Greenpeace apologizes for protest at Peru’s Nazca Lines


Share post:

Environmental activist group Greenpeace apologized on Wednesday for a protest it organized at the ancient Nazca Lines etched in a desert in Peru.

Greenpeace apologizes for protest at Peru's Nazca Lines
20 Greenpeace activists have been accused of damaging the Nazca Lines 
[Credit: Greenpeace/Reuters]

The group said it was sorry if the protest at the historical site on Monday caused any “moral offense” to the people of Peru.

The activists placed giant letters in the soil close to the figure of a hummingbird, saying “time for change, the future is renewable.” The message was intended to pressure negotiators at the UN climate talks happening in Lima.

The Nazca Lines are a set of giant images of plants and animals, such as a monkey, a spider and a hummingbird, excavated in the soil some 1,500 years ago.

The designs can only be fully seen from high altitude, which is a source of diverse theories about how ancient cultures could have made them.

Greenpeace apologizes for protest at Peru's Nazca Lines
Greenpeace activists arrange the letters delivering the message “Time for Change: 
The Future is Renewable” next to the hummingbird geoglyph in Nazca, 
Peru, Monday, Dec. 8, 2014  [Credit: Rodrigo Abd/AP]

The Peruvian government tries to have strict control over visits to the site, considered vulnerable.

It said it would open a criminal investigation into the incident and would try to prevent that activists who participated in the protest from leaving the country.

Greenpeace said it would collaborate with the government to assess if any damage was done to the site and that it would cease to use photos it took as part of its campaigns.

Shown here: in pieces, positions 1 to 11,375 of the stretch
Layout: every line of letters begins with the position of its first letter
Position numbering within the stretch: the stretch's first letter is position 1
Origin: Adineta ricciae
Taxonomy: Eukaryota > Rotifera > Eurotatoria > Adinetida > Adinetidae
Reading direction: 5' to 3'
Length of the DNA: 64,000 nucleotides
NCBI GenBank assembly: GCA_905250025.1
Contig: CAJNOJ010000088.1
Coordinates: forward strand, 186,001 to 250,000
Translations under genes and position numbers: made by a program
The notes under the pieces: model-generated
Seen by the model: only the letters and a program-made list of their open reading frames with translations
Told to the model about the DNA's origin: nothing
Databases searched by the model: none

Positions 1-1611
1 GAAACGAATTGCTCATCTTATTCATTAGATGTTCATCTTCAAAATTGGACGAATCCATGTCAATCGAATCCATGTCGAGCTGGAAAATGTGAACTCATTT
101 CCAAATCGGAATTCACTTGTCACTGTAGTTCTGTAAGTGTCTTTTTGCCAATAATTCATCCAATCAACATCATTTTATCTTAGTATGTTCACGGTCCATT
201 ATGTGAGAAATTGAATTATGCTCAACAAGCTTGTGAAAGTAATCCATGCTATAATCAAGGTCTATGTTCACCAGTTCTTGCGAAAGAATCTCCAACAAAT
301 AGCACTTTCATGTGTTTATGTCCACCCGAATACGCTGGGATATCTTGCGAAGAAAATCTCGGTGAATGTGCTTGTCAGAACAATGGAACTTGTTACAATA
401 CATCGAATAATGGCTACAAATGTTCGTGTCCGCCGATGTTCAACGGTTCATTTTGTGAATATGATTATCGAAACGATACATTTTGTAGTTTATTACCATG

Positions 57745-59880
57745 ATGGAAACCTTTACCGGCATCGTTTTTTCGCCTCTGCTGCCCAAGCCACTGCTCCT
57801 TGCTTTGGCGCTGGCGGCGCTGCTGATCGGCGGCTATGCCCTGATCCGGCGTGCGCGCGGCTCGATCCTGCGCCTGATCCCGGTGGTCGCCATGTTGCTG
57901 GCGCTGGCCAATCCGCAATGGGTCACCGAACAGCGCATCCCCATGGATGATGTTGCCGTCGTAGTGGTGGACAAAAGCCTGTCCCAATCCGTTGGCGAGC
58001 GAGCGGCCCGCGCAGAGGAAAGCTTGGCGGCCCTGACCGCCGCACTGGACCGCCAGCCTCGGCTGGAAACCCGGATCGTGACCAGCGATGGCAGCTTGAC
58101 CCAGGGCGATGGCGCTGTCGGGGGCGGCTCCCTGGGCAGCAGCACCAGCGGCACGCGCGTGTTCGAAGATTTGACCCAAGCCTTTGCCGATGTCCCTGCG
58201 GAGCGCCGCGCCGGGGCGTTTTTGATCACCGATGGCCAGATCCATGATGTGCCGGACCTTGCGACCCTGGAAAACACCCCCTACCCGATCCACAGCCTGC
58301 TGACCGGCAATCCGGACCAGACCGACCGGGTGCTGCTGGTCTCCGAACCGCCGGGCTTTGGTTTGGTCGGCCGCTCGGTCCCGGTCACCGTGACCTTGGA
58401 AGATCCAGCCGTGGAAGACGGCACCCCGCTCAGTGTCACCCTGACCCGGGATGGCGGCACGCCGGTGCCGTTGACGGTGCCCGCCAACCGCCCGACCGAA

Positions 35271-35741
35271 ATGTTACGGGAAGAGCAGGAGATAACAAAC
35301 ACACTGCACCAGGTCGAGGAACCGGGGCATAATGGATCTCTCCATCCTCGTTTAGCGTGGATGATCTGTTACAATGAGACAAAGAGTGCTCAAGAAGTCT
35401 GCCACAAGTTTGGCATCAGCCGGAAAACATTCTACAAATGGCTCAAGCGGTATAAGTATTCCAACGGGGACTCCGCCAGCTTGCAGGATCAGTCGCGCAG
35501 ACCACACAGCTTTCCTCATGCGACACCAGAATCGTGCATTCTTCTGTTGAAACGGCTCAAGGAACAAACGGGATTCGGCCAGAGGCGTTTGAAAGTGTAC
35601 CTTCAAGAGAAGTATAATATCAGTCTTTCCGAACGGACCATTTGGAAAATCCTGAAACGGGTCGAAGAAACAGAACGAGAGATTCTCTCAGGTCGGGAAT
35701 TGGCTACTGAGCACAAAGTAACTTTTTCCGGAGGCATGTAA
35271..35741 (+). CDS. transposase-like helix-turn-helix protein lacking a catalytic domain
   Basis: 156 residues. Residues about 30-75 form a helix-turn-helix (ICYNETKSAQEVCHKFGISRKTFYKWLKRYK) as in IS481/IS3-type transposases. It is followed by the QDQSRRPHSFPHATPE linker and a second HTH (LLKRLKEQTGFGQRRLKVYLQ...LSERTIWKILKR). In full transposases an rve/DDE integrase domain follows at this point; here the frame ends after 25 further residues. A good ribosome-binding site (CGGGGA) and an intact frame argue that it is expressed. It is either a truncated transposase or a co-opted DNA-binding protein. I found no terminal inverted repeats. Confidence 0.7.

It also said its Executive Director Kumi Naidoo would come to Lima this week to apologize in person to the Peruvian government.

Source: Reuters [December 10, 2014]


  1. As an environmentalist, this just sickens me. How could the organization think that accessing and defacing a world treasure and historical site was somehow a suitable site for a protest?



Related articles

Into the wild for plant genetics

In a paper published today in Scientific Reports, researchers at the Royal Botanic Gardens, Kew, detail for the...

Ancient snowfall likely carved Martian valleys

Researchers at Brown University have shown that some Martian valleys appear to have been caused by runoff from...

Navigating the seas of Titan

Humanity has landed a rover on Mars. Now, say scientists, it's time to land a boat on Titan....

Ancient tiger-sized predator unearthed in Texas

Paleontologists have unearthed a nearly complete fossil of a dimetrodon, a reptile-like predator that roamed the Permian landscape...

Hellenistic naval pier uncovered in Acre

In archaeological excavations the Israel Antiquities Authority  is conducting at the foot of Akko’s southern seawall, installations were...

Declines in ecosystem productivity fueled by nitrogen-induced species loss

Humans have been affecting their environment since the ancestors of Homo sapiens first walked upright, but never has...

Aztec dog burial site found in Mexico City

Archaeologists on Friday announced the discovery of "an exceptional" old burial site under an apartment building in Mexico...

Submarine springs reveal how coral reefs respond to ocean acidification

Ocean acidification due to rising carbon dioxide levels will reduce the density of coral skeletons, making coral reefs...